8th July, 2016
For companies that carry inventory (manufacturers, distributors, retailers and service providers) and want to better manage their inventory availability while reducing ordering and carrying costs, these strategies will be perfect for you.
Last month we discussed the importance of maintaining accurate records. This time we focus on proactive planning to avoid shortages and overstock situations.
Replenishment describes the process of bringing inventory into the warehouse to replace inventory which is used or sold.
The most efficient replenishment will plan for the new supply to arrive just before it is needed, or just before the supply runs out (just in time). Reorder point (ROP), another methodology, does that based on average or assumed usage and typical lead time, but there are other approaches.
Businesses can use an approach called Material Requirements Planning (MRP) that calculates how much of each material and component items is needed, and when, to be able to complete the master production schedule.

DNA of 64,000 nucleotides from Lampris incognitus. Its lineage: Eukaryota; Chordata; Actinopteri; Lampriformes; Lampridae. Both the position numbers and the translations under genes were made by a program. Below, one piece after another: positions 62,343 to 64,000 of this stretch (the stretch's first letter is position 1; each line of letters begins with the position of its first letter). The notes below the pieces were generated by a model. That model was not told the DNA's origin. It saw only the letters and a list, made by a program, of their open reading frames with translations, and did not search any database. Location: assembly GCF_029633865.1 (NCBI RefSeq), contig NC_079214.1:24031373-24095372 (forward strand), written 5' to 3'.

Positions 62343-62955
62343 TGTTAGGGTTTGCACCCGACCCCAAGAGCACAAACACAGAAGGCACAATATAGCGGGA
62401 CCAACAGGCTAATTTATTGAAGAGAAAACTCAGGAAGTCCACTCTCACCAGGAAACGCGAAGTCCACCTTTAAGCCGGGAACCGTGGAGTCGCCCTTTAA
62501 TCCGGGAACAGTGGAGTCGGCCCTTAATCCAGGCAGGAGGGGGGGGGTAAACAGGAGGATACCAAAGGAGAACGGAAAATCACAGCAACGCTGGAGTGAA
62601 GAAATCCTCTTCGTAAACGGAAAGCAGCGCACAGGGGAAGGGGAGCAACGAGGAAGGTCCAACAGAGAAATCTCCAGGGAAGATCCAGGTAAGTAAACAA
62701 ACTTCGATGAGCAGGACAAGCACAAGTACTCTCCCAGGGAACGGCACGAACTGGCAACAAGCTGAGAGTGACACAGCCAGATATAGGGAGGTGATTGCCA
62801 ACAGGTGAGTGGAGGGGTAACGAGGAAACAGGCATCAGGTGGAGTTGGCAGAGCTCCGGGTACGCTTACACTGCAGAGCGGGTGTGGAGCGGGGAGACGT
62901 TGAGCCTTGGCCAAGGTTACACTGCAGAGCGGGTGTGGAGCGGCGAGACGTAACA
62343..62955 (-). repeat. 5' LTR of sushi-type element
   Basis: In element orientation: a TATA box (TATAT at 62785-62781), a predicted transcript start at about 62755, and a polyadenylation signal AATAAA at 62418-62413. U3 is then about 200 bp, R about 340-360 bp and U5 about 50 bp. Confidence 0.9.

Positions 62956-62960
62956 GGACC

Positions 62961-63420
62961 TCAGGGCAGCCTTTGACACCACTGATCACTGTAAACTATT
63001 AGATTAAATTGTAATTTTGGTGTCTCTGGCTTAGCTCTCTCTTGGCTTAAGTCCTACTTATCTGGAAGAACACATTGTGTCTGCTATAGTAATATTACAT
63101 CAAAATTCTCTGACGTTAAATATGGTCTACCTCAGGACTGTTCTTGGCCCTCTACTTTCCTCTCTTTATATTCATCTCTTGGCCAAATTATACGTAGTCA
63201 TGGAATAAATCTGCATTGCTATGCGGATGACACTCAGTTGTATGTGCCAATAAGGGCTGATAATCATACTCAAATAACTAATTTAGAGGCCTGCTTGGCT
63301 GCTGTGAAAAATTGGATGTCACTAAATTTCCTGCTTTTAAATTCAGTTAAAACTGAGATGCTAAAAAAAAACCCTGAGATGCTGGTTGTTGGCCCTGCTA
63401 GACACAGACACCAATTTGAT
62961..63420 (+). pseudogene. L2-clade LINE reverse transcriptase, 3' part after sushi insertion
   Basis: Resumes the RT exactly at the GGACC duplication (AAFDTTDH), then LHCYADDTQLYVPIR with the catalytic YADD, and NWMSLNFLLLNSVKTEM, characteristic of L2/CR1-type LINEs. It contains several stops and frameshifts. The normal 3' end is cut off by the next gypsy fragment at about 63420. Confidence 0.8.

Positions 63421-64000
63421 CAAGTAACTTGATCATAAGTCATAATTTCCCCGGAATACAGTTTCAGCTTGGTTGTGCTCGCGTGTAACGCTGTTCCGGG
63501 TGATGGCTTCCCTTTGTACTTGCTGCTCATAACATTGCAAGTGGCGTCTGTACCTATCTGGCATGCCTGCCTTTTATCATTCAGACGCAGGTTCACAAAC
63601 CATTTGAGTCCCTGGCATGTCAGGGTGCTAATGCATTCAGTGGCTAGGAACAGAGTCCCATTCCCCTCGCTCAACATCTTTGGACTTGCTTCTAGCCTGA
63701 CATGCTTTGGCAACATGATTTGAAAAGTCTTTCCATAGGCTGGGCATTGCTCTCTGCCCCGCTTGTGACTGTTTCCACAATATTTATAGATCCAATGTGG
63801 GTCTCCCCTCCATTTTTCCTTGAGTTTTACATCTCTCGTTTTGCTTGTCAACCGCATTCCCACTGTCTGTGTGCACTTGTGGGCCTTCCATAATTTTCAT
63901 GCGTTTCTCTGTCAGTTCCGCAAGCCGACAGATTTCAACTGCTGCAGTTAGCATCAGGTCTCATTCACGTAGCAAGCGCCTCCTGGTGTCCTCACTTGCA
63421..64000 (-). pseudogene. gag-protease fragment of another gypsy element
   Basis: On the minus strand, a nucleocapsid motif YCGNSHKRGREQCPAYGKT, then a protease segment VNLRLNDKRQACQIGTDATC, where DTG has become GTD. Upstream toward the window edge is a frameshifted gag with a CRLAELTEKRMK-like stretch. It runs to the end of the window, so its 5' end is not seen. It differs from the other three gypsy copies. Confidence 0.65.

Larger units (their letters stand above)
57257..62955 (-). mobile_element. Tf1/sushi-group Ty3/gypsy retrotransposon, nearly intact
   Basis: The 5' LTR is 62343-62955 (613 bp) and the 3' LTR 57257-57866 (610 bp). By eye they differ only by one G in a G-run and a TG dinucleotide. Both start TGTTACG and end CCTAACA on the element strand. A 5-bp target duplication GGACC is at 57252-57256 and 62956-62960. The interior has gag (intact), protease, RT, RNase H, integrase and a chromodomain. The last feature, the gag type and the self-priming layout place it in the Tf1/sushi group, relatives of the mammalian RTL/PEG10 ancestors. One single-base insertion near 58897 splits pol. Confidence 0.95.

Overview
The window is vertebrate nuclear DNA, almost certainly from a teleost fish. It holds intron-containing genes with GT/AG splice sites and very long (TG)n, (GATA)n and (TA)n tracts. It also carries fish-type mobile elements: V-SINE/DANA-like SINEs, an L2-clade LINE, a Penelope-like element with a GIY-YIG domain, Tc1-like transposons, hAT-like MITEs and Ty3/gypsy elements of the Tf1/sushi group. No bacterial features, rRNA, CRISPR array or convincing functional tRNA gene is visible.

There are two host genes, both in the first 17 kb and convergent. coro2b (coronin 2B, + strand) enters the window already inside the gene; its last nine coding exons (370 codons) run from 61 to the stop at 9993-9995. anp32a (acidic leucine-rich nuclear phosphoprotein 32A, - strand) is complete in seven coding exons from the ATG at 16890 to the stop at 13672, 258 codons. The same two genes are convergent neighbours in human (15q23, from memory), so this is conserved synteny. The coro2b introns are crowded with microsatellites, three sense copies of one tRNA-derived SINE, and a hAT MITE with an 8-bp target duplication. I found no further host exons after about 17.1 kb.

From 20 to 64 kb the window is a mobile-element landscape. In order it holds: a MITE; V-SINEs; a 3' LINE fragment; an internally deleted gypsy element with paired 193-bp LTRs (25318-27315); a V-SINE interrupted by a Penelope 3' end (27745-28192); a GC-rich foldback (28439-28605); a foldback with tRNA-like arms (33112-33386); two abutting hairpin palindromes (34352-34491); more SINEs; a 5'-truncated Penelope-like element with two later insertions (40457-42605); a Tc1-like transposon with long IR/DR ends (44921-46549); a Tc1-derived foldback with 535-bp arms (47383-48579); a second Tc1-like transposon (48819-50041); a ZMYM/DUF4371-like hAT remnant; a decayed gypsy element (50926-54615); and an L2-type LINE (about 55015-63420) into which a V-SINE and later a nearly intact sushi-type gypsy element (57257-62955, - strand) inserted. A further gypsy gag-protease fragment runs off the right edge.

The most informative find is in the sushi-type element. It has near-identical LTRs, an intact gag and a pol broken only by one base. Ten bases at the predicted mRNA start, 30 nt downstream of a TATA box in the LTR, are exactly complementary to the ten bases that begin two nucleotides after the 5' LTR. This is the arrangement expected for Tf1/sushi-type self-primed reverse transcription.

Distributors can use a similar technique called Distribution Requirement Planning (DRP). Both techniques are based on a forecast of demand (sales), and work backward in time through the distribution network (DRP) or bill of materials (MRP) to line up replenishment orders (quantities and start dates/due dates) to minimize inventory while preventing shortages.
Both approaches rely on accurate data (inventory record accuracy included) and good forecasts.
There are other approaches that some companies find more beneficial for their particular markets, but the point is that while inventory is costly, shortages can be devastating to the business. Simple management approaches like reorder point may not deliver the combination of low inventory and high availability that you need. Inventory management, planning, and optimisation systems offer a wide range of tools that allow you to be proactive in managing inventory in the plant, the warehouse and throughout the supply chain.
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No replenishment planning approach is perfect—because we cannot know the future (demand) exactly, and because demand will vary from day-to-day and week-to-week.
In order to protect the availability from these variations, companies carry a little extra inventory, called safety stock. More safety stock will reduce the risk of a “stock-out”, of course, but more safety stock also adds to your inventory investment.
The same holds true for other safety measures like shrinkage factor, yield allowance, padded lead times (telling the supplier to deliver before you expect to need the items just in case they deliver late)—they all add inventory.